Former employees gain head start?

Настоящая статья посвящена чрезвычайно актуальной проблеме — противоречию между признанием законных интересов работодателя и правом бывшего работника использовать свои собственные навыки и знания. Рассматривается судебное решение по делу Greater China Appraisal Ltd v Tsang. Три сотрудника покинули компанию-истца, которая занималась (среди прочего) оценкой стоимости бизнеса. Эти сотрудники возможно с помощью одного или нескольких из их супругов создали компанию, которая планировала предоставлять аналогичные (но не идентичные) услуги. Новая компания, очевидно, была зарегистрирована незадолго до времени их ухода, но оставалась бездействующей до тех пор, пока они ни ушли. Бывшие сотрудники, по-видимому, были связаны всеобъемлющим соглашением о конфиденциальности, а также имели ограничительные условия в своих трудовых договорах. В дополнение к требованию о временных мерах для защиты конфиденциальной информации истец, по сути, стремился предотвратить использование новой компании бывшими сотрудниками. Суд удовлетворил некоторые требования истца, поскольку, трое бывших работников были связаны соглашением о конфиденциальности. Однако более широкие требования относительно предполагаемой деятельности новой компании бывших сотрудников не были удовлетворены. Этот случай является иллюстрацией баланса между интересами работодателя и работника в подобных ситуациях. Его анализ представляет значительный интерес для юристов, заинтересованных в этой области права, то есть в той области юриспруденции, которая развивается в растущей информатизированной экономике.


In the recent case of Greater China Appraisal Ltd v Tsang,(1) the High Court considered the general legal principles for the grant of injunctive relief to protect an employer’s confidential information alleged to have been taken by one or more former employees for the benefit of their new company. As the court noted, these scenarios are not uncommon in Hong Kong. The outcome in the case (to date) illustrates the balance that the courts must often strike between recognising the legitimate interests of an employer and a former employee’s entitlement to use their own skills and knowledge without obtaining an unfair advantage.


Three senior employees left the plaintiff company, which engaged in (among other things) business valuation. It was alleged that the employees, with the possible help of one or more of their spouses, set up a company that planned to provide similar (but not identical) services. The new company was apparently incorporated close to the time of their departure but was dormant until after they left.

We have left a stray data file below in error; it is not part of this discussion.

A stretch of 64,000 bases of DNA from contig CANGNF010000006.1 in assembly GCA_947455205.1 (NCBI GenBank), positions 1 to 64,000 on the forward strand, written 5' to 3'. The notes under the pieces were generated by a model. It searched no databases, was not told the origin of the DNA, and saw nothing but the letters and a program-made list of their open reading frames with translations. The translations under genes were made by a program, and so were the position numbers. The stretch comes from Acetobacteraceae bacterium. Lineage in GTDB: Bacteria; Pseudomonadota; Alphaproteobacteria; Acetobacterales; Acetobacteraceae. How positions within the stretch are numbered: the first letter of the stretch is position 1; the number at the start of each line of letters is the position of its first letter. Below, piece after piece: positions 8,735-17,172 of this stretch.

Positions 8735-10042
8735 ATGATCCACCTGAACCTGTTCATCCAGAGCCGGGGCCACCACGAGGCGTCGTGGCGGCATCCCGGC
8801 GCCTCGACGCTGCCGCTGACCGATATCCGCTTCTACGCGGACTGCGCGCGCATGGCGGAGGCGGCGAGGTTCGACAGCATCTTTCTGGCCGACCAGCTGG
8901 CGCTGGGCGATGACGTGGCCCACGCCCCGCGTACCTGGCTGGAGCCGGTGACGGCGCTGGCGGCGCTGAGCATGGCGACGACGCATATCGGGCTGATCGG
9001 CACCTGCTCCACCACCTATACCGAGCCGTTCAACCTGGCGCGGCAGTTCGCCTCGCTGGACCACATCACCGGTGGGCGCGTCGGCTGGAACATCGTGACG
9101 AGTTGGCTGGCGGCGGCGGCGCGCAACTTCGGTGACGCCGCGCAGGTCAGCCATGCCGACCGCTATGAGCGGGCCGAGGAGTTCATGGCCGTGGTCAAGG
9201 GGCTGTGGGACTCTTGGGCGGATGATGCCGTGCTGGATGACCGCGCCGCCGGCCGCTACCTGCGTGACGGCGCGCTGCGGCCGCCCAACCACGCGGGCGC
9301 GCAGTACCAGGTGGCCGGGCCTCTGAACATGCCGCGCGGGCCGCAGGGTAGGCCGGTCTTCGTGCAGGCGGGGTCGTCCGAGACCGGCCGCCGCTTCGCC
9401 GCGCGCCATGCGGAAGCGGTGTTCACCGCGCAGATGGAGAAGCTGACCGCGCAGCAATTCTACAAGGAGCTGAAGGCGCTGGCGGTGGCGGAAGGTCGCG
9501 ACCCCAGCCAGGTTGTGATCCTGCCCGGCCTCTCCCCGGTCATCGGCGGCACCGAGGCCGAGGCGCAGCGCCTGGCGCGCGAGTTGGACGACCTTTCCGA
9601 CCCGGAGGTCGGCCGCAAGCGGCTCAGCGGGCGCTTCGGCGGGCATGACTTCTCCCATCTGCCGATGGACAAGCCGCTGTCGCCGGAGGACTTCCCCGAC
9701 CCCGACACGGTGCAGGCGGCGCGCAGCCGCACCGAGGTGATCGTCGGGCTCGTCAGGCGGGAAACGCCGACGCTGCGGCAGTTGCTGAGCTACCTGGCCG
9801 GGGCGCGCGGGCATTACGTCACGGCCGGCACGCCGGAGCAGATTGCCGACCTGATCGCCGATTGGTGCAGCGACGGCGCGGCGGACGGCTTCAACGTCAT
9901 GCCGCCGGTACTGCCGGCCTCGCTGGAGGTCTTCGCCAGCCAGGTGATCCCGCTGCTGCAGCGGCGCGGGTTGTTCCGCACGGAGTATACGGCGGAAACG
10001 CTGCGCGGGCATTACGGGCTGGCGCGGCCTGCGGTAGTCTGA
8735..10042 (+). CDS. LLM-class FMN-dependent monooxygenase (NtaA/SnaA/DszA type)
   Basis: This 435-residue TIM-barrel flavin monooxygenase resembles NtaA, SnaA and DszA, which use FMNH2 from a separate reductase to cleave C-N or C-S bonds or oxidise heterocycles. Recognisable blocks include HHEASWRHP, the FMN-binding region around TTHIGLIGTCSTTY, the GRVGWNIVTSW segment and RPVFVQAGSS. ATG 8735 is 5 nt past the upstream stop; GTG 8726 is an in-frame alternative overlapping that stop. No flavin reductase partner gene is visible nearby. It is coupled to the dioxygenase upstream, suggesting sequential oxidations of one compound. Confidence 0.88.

The plaintiff commenced the legal proceedings against the background of another employment dispute with one of the former employees. The defendants were the three former employees, two spouses and the new company. The plaintiff sought to enforce the usual contractual and fiduciary duties. In particular, the three former employees were apparently bound by a comprehensive confidentiality agreement, in addition to having restrictive covenants in their employment contracts.

After giving directions, the plaintiff’s application for interlocutory orders came before the court for hearing. These disputes are often about the interlocutory reliefs but the hearing was not a final determination of the merits of the parties’ respective arguments – that is a matter for trial, in the event that the case does not settle.

In addition to seeking temporary orders to protect confidential information (including billing records and a company manual), it appears that the plaintiff, in effect, sought to prevent the new company from being used by the former employees to gain a head start based on alleged conduct during their notice periods – an example of a so-called ‘springboard relief’.


The court granted some of the orders sought by the plaintiff in recognition that the three former employees were bound by the confidentiality agreement as an integral part of their former employment (together with other restraints) and such relief was, for the time being, reasonable and proportionate.

However, wider orders with respect to the alleged activities of the former employees’ new company and the springboard relief were not granted. The grant of such reliefs is particularly fact specific. On the evidence before the court, it appears that some of the plaintiff’s former clients may have themselves approached the former employees’ new company. Further, the precise ambit of the confidential information in the hands of one or more of the former employees was uncertain based on the evidence before the court.(2)

Therefore, the court granted the restraining injunction (as modified by the court) but not the springboard relief.


This case is an interesting illustration of the balance to be struck between the interests of an employer and an employee in these situations. It is also a nice example of the court’s consideration of the general balance of convenience in deciding whether the grant of an injunction (before trial) is justified in all the circumstances.

There are also other aspects to the judgment that will be of interest to parties which find themselves involved in similar disputes. Not least, these include:

the nature of a trade secret and confidential information;
whether a company is a competitor and has benefited from confidential information allegedly brought by a new employee; and
the extent to which delay might influence a court’s decision to grant injunctive relief before trial.
For legal representatives interested in this area of the law, the judgment contains a useful summary of the parties’ respective legal submissions – in what is a developing area of jurisprudence in an increasingly data-driven economy.


(1) [2018] HKCFI 2552, available here.

(2) Supra note 1, paragraphs 84 and 85.

Авторы: David Smyth, Warren Ganesh



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